The Dillards

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This article is about the band. For the department store chain, see Dillard's.
The band in 1977.

The Dillards are an American bluegrass band from Salem, Missouri, popularly known for their appearance as "The Darlings" on The Andy Griffith Show.[1]

Band members[edit]

The Dillards originally consisted of Douglas Flint "Doug" Dillard (born March 6, 1937, Salem, Missouri - May 16, 2012) on banjo, Rodney Adean "Rod" Dillard (born May 18, 1942, Salem, Missouri) playing the guitar, and dobro, Roy 'Dean' Webb (born March 28, 1937, Independence, Missouri) on mandolin, and Mitchell Franklin "Mitch" Jayne (July 5, 1928, Hammond, Indiana – August 2, 2010) on double bass. In 1968, Doug Dillard left to form Dillard and Clark.

As of 2012 the lineup includes Rodney Dillard and his wife Beverly Cotten-Dillard (clawhammer banjo, vocals), Shane Lail (guitar), Jim Glaspy (banjo, guitar), and George Giddens (fiddle, mandolin, harmony vocal).

Other members of the band have included Dewey Martin (drums), Herb Pedersen (banjo, guitar), Billy Ray Latham (banjo, guitar, electric guitar), Ray Park (fiddle), Paul York (drums), Jeff Gilkinson (bass, cello, harmonica, banjo), Douglas Bounsall (electric guitar, banjo, mandolin, fiddle), Byron Berline (fiddle), Irv Dugan (bass), Bill Bryson (bass), Glen D. Hardin (keyboards), Seth Papas (drums), Buddy Blackmon (banjo), Rick McEwen (bass), Ric Williams (drums), Joe Villegas (bass), Eddie Ponder (drums), Pete Grant (banjo, steel guitar), Steve Cooley (banjo, guitar, upright bass), Wilbur Pace (banjo, fiddle, Richard Godfrey (drums), and Billy Constable (guitar).[2]

The Andy Griffith Show[edit]

Though The Dillards were already an established bluegrass band,[citation needed] their biggest claim to fame is performing musically as members of the fictional Darling family on The Andy Griffith Show, introducing bluegrass to many Americans who had never heard it.[1] This was a recurring role and the Dillards were led by veteran character actor Denver Pyle as their father and jug player, Briscoe Darling. Maggie Peterson played Charlene Darling, their sister and the focus for the attentions of character Ernest T. Bass, played by Howard Morris. The appearances of the Dillards as the Darlings ran between 1963 and 1966. In 1986, the Dillards reprised the role in the reunion show Return to Mayberry.[citation needed] As part of their current tour, Rodney Dillard answers questions about the TV series. He says the songs such as "Dooley" are about people the family knew.[1]

On the October 1963 episode "Briscoe Declares for Aunt Bee", the Dillards performed the first wide scale airing of the 1955 Arthur "Guitar Boogie" Smith composition Feudin' Banjos (Dueling Banjos).

Pioneering Influences[edit]

The Dillards are notable for being among the first bluegrass groups to have electrified their instruments in the mid-1960s.[3] They are considered to be one of the pioneers of the burgeoning southern California folk rock, country rock and progressive bluegrass genres, and are known to have directly or indirectly influenced artists such as The Eagles, The Byrds, and Elton John.[4] In 1972, The Dillards joined Elton John on his first American tour.[1]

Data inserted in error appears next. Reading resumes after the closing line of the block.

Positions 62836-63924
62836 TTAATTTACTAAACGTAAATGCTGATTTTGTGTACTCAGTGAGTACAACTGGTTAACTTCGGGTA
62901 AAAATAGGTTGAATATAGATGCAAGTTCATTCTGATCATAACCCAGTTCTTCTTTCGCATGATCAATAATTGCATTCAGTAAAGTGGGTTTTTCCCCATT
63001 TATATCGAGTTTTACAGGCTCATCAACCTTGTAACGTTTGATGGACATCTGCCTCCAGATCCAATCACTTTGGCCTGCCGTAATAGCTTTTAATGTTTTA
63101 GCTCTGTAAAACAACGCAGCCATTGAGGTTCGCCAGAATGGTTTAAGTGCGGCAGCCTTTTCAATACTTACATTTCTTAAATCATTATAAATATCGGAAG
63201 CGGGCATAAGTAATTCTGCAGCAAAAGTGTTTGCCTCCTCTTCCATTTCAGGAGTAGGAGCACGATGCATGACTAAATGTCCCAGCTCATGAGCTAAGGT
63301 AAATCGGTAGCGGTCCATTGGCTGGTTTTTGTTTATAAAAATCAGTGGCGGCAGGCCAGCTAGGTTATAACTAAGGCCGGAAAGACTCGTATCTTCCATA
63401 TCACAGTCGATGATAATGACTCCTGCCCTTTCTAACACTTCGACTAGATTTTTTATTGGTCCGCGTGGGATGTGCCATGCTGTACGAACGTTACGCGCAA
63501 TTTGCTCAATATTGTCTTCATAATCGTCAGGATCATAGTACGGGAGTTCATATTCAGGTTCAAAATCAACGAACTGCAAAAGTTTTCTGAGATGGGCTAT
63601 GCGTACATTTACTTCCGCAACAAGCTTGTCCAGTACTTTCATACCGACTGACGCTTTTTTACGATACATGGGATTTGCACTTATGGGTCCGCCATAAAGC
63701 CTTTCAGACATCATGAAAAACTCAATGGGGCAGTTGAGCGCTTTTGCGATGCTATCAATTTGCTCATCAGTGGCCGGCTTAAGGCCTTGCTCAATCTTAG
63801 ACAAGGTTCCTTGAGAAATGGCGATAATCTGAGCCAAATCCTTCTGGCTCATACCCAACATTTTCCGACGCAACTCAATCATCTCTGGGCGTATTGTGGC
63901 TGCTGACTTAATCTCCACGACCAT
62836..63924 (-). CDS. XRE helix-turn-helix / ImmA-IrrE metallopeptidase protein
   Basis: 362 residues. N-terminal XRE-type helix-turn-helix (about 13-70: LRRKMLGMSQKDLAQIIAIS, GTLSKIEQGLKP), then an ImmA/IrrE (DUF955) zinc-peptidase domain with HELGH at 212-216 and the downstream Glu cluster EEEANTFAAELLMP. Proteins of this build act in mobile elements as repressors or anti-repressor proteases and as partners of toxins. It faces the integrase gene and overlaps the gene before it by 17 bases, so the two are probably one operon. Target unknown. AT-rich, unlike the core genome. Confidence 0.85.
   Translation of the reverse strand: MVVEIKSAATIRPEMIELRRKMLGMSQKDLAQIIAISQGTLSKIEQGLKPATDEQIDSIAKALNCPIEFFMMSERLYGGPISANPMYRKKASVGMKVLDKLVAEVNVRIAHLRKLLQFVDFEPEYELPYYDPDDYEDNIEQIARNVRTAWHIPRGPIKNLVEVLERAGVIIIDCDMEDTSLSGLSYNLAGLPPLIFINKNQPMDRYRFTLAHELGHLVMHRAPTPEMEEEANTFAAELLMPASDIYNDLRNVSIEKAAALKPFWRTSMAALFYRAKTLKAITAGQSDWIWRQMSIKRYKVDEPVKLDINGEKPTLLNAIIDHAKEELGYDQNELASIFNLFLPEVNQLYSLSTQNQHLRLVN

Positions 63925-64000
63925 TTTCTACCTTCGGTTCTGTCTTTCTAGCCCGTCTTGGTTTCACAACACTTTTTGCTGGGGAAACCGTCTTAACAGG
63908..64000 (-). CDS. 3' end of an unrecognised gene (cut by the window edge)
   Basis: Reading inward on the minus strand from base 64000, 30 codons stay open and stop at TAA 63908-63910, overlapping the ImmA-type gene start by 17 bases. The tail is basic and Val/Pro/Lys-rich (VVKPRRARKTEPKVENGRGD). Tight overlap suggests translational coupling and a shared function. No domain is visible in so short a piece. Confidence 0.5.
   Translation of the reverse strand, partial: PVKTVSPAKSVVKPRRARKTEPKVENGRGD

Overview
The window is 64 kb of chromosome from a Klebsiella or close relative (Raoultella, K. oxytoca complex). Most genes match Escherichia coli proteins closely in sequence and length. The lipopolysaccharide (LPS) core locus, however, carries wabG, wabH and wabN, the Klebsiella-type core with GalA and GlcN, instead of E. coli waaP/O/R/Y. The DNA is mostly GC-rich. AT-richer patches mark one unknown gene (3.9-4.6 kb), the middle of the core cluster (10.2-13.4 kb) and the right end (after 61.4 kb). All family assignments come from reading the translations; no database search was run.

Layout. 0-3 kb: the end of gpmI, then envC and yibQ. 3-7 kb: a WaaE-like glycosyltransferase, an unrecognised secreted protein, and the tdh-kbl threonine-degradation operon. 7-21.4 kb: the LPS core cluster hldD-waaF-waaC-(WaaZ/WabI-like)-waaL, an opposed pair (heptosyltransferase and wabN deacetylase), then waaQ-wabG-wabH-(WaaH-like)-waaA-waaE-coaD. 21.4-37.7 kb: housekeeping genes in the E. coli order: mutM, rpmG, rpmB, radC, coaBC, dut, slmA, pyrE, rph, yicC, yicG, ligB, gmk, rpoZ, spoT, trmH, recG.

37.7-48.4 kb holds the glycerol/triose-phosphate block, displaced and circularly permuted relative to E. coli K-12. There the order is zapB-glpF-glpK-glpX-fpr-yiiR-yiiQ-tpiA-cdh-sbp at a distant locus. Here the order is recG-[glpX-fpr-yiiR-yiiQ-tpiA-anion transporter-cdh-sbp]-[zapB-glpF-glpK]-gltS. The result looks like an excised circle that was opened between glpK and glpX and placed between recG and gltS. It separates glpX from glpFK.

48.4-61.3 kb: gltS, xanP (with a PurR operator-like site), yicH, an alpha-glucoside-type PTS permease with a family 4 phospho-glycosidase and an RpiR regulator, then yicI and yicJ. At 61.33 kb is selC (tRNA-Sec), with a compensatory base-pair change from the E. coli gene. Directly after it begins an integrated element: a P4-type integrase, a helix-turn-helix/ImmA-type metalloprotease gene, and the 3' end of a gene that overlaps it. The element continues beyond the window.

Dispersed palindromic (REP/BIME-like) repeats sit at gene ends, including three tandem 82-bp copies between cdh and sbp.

Current members[edit]

Rodney Dillard has recorded Don’t Wait for the Hearse to Take You to Church and I Wish Life Was Like Mayberry on the Rural Rhythm Records label with his wife Beverly.[1]

Beverly Cotten-Dillard is a native of Morrisville, North Carolina who performed with Janette Carter, Ola Belle Reed, Tommy Jarrell, and Doc and Merle Watson. She has appeared on Hee Haw and the Disney Channel and at Carnegie Hall. Her 1981 album Clog-In 'is considered an American folk classic."[1]

Jim Glaspy has won the Texas State Flat Picking competition twice.[1]

George Giddens plays both the mandolin and the fiddle.



YearAlbumUS Top 200Label
1963Back Porch BluegrassElektra
1964Live!!!! Almost!!!
1965Pickin' and Fiddlin' (with Byron Berline)
1968Wheatstraw Suite
1972Roots and Branches79Anthem
1973Tribute to the American DuckPoppy
1977The Dillards vs. The Incredible L.A. Time MachineFlying Fish
1978Mountain RockCrystal Clear
1979Decade WaltzFlying Fish
1980Homecoming and Family Reunion
1991Let It FlyVanguard
1992Take Me Along For The Ride
1999A Long Time Ago: The First Time LiveVarèse Sarabande
2006Early Recordings - 1959


1976Country TracksElektra
1986I'll Fly AwayEdsel
1991There Is a Time (1963-70)Vanguard
1995The Best of The Darlin' Boys
1996Roots and Branches/Tribute to the American DuckBeat Goes On
2001Back Porch Bluegrass & Live!!!! Almost!!!Warner Strategic Marketing
2004Pickin' and Fiddlin', Wheatstraw Suite & Copperfields
2005Let The Music Flow: The Best of the Dillards 1963-1979Raven


YearTitleBillboard Hot 100AlbumLabel
1963DooleyBack Porch BluegrassElektra
Hootin' Banjo [Duelin' Banjo]
1965Nobody Knowssingles onlyCapitol
1966The Last Thing On My Mind
1968Reason To BelieveWheatstraw SuiteElektra
1969Listen To The Sound
Close The Door Lightly
One Too Many Morningssingles onlyWhite Whale
Comin' Home Again
1971It's About TimeNo. 92Anthem
1972One A.M.No. 111Roots and Branches
America (The Lady Of The Harbor)single only
1973Hot Rod BanjoTribute to the American DuckPoppy
1975Stones Throw Awaysingle onlyUnited Artists
1977The PoetThe Dillards Vs. The Incredible L.A. Time MachineSonet


  1. ^ a b c d e f g Rifkin, Carol (2012-03-02). "From Mayberry to Black Mountain: The Dillards play mighty fine bluegrass". Asheville Citizen-Times. Retrieved 2012-03-02. 
  2. ^ Billy Constable: Bluegrass Musician, Blueridge National Heritage Area, retrieved 15 May 2012 
  3. ^ Liner Notes for The Dillards' Wheatstraw Suite
  4. ^ Wolff, Kurt, and Duane, Orla "The Dillards", Country Music: The Rough Guide, p. 215

External links[edit]